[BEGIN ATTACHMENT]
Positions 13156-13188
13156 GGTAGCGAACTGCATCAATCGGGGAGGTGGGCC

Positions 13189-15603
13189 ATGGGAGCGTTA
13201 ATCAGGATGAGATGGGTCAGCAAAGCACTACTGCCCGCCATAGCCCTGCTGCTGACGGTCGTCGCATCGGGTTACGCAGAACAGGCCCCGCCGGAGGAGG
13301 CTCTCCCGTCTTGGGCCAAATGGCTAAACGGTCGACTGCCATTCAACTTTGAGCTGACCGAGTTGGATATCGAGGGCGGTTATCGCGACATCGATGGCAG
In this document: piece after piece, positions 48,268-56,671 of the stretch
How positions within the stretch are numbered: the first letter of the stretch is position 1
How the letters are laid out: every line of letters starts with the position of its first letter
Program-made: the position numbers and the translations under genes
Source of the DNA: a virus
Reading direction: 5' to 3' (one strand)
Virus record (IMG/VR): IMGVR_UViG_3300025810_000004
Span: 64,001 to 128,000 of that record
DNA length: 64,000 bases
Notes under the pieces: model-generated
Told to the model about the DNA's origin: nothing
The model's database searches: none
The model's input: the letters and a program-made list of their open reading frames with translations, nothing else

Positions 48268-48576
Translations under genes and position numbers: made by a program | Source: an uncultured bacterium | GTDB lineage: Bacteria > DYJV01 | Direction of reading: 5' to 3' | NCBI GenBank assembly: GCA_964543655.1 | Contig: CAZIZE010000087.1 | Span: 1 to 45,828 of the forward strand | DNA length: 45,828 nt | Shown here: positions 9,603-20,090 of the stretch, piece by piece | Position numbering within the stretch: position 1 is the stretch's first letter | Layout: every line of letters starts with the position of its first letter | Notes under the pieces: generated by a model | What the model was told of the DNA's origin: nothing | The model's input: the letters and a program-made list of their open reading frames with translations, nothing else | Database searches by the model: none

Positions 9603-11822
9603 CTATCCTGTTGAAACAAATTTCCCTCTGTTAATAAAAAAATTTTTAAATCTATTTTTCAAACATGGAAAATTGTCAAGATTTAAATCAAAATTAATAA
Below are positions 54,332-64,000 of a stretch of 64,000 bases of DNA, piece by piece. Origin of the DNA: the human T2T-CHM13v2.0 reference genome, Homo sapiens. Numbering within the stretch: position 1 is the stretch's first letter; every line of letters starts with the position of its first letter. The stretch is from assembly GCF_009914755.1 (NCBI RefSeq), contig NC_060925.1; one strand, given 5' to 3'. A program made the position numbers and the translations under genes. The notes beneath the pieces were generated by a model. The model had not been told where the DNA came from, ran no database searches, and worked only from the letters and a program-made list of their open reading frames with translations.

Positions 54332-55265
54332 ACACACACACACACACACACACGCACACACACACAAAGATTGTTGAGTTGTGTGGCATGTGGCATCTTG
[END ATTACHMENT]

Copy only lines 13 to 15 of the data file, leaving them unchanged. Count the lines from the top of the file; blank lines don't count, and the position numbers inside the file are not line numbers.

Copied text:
Virus record (IMG/VR): IMGVR_UViG_3300025810_000004
Span: 64,001 to 128,000 of that record
DNA length: 64,000 bases